The head of Chrysler's Ram truck brand, Fred Diaz, said at the Chicago Auto Show this week that the company is exploring the addition of natural-gas powered engines to its line of V-8 engined Ram trucks (formerly Dodge Ram).

“I'm eager and very interested to see what we can do with CNG in our truck applications,” Diaz told reporters, according to Bloomberg. He provided neither a time line nor any indication of which current or future Ram models might be offered as natural-gas vehicles (NGVs).

The modified engines would likely be offered to fleet customers first, rather than retail buyers. Those fleet buyers are more likely to have, or be willing to install, centralized natural-gas fueling facilities.

Today, natural-gas vehicles can refuel at only 1,300 public natural-gas fueling stations in the United States, versus more than 150,000 gasoline stations.

Fiat: NGV colossus

Chrysler's partner Fiat dominates European sales of natural-gas vehicles: It builds 80 percent of all NGVs sold in the region, as well as slightly more than half the NGV small and medium vans.

Natural gas vehicles have the advantage that they cost less to develop than more complex electric-drive vehicles, from hybrids to battery electric vehicles. It costs less per mile to run a car on natural gas than on gasoline (the same applies to electricity as well).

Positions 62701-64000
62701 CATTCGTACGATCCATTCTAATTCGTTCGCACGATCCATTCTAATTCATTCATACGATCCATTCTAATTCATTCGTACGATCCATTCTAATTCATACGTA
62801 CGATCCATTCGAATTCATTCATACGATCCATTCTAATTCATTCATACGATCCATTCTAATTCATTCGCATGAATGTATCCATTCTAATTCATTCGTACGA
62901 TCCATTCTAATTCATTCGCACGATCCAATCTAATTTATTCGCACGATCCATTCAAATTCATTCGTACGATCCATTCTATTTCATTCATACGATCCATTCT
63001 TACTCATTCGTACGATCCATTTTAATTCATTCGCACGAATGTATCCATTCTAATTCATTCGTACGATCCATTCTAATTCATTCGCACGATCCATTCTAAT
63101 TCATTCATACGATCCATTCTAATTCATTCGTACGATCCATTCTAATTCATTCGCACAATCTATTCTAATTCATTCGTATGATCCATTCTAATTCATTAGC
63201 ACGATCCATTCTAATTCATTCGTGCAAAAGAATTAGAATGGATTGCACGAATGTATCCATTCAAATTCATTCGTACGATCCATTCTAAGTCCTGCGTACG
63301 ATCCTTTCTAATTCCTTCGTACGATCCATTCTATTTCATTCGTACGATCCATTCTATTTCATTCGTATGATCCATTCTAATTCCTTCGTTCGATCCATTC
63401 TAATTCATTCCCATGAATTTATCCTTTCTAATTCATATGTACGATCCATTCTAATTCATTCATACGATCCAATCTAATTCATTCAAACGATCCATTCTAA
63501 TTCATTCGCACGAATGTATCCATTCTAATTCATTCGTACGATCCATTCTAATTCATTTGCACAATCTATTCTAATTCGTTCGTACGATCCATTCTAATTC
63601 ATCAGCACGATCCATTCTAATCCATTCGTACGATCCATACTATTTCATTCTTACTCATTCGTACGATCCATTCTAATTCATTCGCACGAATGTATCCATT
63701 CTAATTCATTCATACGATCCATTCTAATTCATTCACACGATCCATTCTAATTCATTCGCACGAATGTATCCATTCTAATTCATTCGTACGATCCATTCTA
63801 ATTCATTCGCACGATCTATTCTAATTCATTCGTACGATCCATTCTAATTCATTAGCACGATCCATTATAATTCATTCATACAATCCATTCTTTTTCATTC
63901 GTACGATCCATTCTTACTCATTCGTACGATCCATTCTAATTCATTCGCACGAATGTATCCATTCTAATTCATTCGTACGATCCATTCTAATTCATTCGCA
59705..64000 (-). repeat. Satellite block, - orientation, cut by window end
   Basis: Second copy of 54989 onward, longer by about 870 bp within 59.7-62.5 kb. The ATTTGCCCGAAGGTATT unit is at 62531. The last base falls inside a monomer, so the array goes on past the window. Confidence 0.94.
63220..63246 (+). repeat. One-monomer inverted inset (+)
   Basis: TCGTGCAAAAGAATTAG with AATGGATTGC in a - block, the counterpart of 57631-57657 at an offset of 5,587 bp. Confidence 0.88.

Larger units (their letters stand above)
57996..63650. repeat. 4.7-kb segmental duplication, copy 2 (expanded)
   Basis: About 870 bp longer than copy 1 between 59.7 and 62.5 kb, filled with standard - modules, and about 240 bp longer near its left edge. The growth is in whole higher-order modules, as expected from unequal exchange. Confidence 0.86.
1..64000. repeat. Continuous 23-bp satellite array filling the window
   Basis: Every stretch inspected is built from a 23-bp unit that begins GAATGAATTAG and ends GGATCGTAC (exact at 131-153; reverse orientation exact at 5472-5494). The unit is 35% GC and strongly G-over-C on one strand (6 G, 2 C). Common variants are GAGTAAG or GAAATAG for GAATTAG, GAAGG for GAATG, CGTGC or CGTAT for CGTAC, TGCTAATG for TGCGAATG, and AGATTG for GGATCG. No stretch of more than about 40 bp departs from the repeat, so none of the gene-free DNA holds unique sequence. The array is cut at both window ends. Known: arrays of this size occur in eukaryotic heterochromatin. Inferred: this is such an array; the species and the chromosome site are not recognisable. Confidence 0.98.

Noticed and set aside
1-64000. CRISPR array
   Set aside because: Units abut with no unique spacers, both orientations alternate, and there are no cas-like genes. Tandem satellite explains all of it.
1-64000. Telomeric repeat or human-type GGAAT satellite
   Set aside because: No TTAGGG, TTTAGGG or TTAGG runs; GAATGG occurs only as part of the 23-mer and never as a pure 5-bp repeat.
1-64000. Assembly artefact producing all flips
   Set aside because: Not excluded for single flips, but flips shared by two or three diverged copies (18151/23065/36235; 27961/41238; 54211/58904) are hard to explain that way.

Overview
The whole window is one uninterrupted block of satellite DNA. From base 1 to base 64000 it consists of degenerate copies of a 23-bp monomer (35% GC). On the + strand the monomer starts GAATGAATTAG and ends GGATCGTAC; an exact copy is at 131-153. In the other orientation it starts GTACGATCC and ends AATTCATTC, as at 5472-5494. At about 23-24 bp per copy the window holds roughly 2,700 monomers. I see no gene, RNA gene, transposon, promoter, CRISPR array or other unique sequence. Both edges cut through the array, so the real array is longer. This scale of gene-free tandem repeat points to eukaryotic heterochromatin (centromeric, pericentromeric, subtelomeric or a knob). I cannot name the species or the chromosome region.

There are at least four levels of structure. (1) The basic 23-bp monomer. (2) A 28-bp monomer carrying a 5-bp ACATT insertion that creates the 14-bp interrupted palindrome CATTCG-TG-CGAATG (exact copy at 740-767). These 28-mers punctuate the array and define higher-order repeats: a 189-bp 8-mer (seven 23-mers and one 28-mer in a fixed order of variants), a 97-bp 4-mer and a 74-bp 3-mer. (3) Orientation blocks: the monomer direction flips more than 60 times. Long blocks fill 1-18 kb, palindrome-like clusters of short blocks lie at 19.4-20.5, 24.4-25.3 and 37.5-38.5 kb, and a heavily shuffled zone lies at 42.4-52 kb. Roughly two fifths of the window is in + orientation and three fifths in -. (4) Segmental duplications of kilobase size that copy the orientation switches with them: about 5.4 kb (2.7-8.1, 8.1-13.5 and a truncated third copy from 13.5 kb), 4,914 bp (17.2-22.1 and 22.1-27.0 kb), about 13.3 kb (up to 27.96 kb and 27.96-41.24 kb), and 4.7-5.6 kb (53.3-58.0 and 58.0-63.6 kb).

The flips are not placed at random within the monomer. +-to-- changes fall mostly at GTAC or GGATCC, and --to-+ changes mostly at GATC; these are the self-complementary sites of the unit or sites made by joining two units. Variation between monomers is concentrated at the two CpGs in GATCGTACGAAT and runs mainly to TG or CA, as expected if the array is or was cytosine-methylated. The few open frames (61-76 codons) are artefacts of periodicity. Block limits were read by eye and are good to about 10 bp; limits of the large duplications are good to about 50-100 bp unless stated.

Conventional gasoline cars converted to natural gas power, however, may lose a large portion of their trunk or load space for the compressed fuel cylinder, even though they usually have less range than the gasoline version.

Natural-gas fueled engines may play a larger part in Chrysler's green strategy than for other automakers. The company recently announced future hybrid versions of the Chrysler 300 and a minivan as well, and has said it will build small numbers of an electric Fiat 500, but it has no hybrids or plug-in vehicles currently on sale.

2010 Honda Civic GX natural-gas vehicle, Los Angeles, November 2010

2010 Honda Civic GX natural-gas vehicle, Los Angeles, November 2010

U.S. well placed

The U.S. is both a major source and a big user of natural gas, having overtaken Russia in 2009 to become the largest single producer in the world. Still, as with any alternative fuel, infrastructure remains a major challenge.

Right now, roughly 110,000 vehicles of all kinds are fueled by natural gas in the U.S., which is less than one half of 1 percent, according to data from the International Association for Natural Gas Vehicles.

Today, only Honda sells natural-gas passenger cars in the U.S. Annual sales of the NGV Honda Civic GX model are roughly 2,000 in five states, but the company has said it will make the next-generation Civic GX available in much wider areas of the States.

[Bloomberg]

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